While the cooperative board failed to comply with the procedural requisite of filing a motion for rehearing of the PELRB's order, we decline to dismiss this appeal under the circumstances of this case. See Appeal of White Mts. Educ. Ass'n, 125 N.H. at 775, 486 A.2d at 286. The PELRB summarily affirmed the hearing officer's decision without offering any additional reasoning and denied the cooperative board's motion for reconsideration. The cooperative board erroneously, but perhaps not unreasonably, assumed that its motion for reconsideration of the hearing officer's decision to the PELRB satisfied the requirements of RSA 541:4.

We take this opportunity to clarify that when a party's motion for reconsideration of a hearing officer's decision is denied by the PELRB, the moving party must still apply for rehearing to satisfy the requirements of RSA 541:4 because a reconsideration motion relates to errors of the hearing officer while a rehearing motion relates to errors by the PELRB. See RSA 541:4; Shaw v. City of Manchester, 118 N.H. 158, 160, 384 A.2d 491, 493 (1978). "In the future when a record does not demonstrate that the appealing party has met the requirements of [RSA 541:4] we will refuse the appeal or dismiss it on our own motion." Appeal of White Mts. Educ. Ass'n, 125 N.H. at 775, 486 A.2d at 286.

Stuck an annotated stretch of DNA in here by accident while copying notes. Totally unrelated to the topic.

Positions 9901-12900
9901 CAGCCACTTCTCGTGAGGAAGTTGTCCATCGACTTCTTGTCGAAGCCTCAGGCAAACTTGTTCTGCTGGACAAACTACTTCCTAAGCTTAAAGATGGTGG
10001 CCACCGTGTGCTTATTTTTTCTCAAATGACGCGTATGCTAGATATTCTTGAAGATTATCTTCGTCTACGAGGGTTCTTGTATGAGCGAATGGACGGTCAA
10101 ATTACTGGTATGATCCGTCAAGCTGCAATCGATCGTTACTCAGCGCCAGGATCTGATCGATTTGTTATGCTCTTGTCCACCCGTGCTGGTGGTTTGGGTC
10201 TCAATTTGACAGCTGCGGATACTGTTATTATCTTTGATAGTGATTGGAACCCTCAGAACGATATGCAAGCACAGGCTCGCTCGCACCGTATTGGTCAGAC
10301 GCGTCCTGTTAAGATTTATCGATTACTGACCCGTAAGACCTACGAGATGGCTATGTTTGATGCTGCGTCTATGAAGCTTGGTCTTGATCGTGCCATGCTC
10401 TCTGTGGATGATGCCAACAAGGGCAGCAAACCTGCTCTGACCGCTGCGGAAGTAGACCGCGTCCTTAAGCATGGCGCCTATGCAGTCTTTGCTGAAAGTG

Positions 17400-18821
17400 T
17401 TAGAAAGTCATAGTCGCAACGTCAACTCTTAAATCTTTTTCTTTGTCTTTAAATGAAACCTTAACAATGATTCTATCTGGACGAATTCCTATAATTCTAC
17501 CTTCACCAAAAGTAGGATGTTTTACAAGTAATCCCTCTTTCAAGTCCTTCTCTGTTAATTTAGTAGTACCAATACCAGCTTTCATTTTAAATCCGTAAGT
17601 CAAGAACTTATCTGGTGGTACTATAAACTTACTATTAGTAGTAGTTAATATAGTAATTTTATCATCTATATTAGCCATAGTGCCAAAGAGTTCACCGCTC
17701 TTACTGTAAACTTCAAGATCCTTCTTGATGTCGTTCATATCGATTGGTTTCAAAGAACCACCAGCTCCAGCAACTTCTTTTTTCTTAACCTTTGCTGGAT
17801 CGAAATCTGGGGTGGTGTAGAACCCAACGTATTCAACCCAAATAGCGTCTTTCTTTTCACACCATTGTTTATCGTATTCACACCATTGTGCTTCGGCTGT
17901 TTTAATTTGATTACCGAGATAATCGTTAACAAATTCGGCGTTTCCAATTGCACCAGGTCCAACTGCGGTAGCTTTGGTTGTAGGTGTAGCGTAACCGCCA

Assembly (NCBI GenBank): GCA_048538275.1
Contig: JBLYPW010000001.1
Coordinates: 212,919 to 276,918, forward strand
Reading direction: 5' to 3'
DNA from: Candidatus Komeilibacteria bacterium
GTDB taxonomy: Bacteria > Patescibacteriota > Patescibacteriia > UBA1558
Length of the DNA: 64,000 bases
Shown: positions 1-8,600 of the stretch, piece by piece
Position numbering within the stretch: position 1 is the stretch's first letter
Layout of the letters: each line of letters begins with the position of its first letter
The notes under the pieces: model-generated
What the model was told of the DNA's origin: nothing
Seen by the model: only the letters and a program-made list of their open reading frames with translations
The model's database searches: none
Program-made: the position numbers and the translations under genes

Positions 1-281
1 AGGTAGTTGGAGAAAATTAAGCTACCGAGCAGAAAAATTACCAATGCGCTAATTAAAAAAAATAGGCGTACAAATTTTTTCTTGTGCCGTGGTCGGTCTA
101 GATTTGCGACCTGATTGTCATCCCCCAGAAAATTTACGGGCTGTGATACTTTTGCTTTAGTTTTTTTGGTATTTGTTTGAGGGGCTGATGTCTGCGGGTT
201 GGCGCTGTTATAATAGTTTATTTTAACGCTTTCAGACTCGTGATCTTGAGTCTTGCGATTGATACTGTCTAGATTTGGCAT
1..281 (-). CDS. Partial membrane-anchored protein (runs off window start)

We now turn to the merits. On appeal, the cooperative board argues that the PELRB erroneously: (1) found that the cooperative district was a "successor" to the Exeter School District because there is "substantial continuity of identity" between the two; (2) imposed a pre-existing CBA on voters who have not approved the CBA's cost items; and (3) undermined the public policy of encouraging cooperative school districts. We treat the PELRB's findings of fact as prima facie lawful and reasonable, and its order prevails "in the absence of a clear showing of unreasonableness or illegality." Appeal of Sanborn Regional School Bd., 133 N.H. 513, 521, 579 A.2d 282, 286 (1990); see RSA 541:13 (1997).

We first address whether the cooperative district is bound by the CBA under the successor employer analysis. The general rule that an ordinary contract does not bind unconsenting successors to a contracting party "is not true of a collective bargaining contract which is intended to regulate all the aspects of the complicated relationship between employer and employees." American Fed'n Local 298 v. City of Manchester, 116 N.H. 665, 667, 366 A.2d 874, 876 (1976).